And that is how time dilation works. Again, this is a highly simplistic explanation, which should enable you to understand it quite clearly.
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  7. #6  
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    Quote Originally Posted by Waveman28
    Dr Rocket's explanation is certainly wrong. He simply repeated explanations that people once accepted. It is wrong because it is avoiding the key issue behind the paradox (and the truth). Lets do the experiment again, but slightly differently which shows that acceleration is not the reason.

    Lets say there are 2 identical twins, twin 1 and twin 2. Twin 1 is placed in spaceship 1 and Twin 2 is placed in spaceship 2. Both Ships are next to eachother. Space ship 1 and 2 then both accelerate to .9c but then Spaceship 1 immediately deceleartes back to rest (the same velocity before he started accelarating). Then when arrives at rest, he immediately accelarates again back up to .9c, then when he reaches this, he once again immediately deccelerates back down and remains at rest and stays in that position. Now spaceship 2 continues at a constant velocity of .9c from what his clocks show as being a year. He then immediately decerates back down to his original speed befire his started his journey. Then he immediately accelerates up to .9c back in the direction of spaceship 1. When his clocks show that another year has passed, he immediately deccelerates back down to his original speed before he started the journey. Spaceship 1 and 2 are now both next to eachother. Both have also accelerated twice and deccelerated twice in the exact same manner. Twin 1 and Twin 2 now meet up with eachother and they realise that Twin 1 has aged MUCH more than twin 2.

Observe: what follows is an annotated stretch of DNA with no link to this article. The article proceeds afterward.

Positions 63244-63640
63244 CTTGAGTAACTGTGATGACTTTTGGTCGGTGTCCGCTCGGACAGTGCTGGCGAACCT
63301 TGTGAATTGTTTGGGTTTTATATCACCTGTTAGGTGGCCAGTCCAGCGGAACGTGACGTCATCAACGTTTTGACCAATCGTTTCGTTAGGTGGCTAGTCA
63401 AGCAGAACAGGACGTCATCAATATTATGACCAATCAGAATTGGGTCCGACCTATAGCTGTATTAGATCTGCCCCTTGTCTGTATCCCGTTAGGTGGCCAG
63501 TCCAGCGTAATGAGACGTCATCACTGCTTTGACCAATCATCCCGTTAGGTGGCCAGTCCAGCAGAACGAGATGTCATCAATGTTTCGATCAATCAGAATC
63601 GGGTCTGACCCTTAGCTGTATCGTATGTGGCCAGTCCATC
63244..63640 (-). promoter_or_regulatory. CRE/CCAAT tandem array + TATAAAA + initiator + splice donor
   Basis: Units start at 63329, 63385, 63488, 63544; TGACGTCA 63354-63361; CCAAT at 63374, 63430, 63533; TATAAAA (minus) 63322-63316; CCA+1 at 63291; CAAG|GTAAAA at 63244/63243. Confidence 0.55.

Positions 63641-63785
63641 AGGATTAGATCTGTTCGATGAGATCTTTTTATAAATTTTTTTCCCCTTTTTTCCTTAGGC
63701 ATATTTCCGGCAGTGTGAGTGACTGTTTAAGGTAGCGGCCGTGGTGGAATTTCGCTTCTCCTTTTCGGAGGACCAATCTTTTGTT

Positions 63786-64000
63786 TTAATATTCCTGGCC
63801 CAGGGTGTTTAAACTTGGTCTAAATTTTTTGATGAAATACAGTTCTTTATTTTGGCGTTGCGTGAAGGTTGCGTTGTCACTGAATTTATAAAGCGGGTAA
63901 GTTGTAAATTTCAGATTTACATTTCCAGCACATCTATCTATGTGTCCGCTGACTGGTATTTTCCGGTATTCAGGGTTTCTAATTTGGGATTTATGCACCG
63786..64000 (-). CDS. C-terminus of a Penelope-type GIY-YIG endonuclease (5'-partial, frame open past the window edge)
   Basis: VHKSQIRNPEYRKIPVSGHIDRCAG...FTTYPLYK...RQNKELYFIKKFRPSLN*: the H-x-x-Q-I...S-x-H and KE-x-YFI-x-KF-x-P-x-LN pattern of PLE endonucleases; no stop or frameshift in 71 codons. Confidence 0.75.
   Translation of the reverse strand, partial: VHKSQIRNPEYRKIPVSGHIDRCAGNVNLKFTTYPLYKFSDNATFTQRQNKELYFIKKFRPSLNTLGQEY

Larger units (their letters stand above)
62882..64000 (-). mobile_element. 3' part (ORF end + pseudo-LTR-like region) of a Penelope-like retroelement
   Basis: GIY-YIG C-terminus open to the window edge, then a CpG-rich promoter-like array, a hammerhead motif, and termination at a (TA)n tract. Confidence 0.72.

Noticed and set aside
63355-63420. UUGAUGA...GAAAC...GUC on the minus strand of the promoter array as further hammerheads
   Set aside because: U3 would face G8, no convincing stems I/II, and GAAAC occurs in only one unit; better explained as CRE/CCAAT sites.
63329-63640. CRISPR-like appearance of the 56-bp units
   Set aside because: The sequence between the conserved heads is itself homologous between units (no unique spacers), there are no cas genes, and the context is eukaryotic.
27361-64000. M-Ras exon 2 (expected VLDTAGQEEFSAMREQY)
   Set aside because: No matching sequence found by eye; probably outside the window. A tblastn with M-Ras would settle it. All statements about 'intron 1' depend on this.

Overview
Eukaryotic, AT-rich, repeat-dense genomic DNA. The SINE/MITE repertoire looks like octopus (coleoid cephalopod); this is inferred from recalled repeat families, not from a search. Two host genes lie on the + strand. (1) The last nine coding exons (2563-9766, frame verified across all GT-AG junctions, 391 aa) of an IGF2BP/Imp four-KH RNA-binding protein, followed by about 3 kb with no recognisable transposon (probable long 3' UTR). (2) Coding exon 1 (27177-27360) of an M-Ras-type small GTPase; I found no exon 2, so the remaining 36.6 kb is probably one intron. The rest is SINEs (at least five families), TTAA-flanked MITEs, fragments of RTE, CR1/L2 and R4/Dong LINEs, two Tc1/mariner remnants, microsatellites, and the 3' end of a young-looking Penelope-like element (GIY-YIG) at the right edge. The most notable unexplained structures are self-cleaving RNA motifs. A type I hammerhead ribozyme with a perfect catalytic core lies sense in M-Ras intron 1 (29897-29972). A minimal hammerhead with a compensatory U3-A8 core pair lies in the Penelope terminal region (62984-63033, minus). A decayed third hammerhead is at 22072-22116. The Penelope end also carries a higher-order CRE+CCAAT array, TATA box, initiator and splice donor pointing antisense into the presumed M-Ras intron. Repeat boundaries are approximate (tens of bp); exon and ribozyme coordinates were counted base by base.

According to Special relativity, each twin sees the other twin as traveling, so each should see the other aging more slowly. How can an absolute effect (one twin really does age less) result from a relative motion? As I showed before, this cannot be explained by general relativity either because both twins also accelarated in the same way.

    This shows that time is not relative, but is ABSOLUTE. Relativity is all about illusion. The effects of relativity are still perfectly true, but you must realise that the person who is travelling is being decieved, because his frequency slows down as he travels faster. The aether also exists, it has never been proven not to exist. Everything behaves in an absolute way.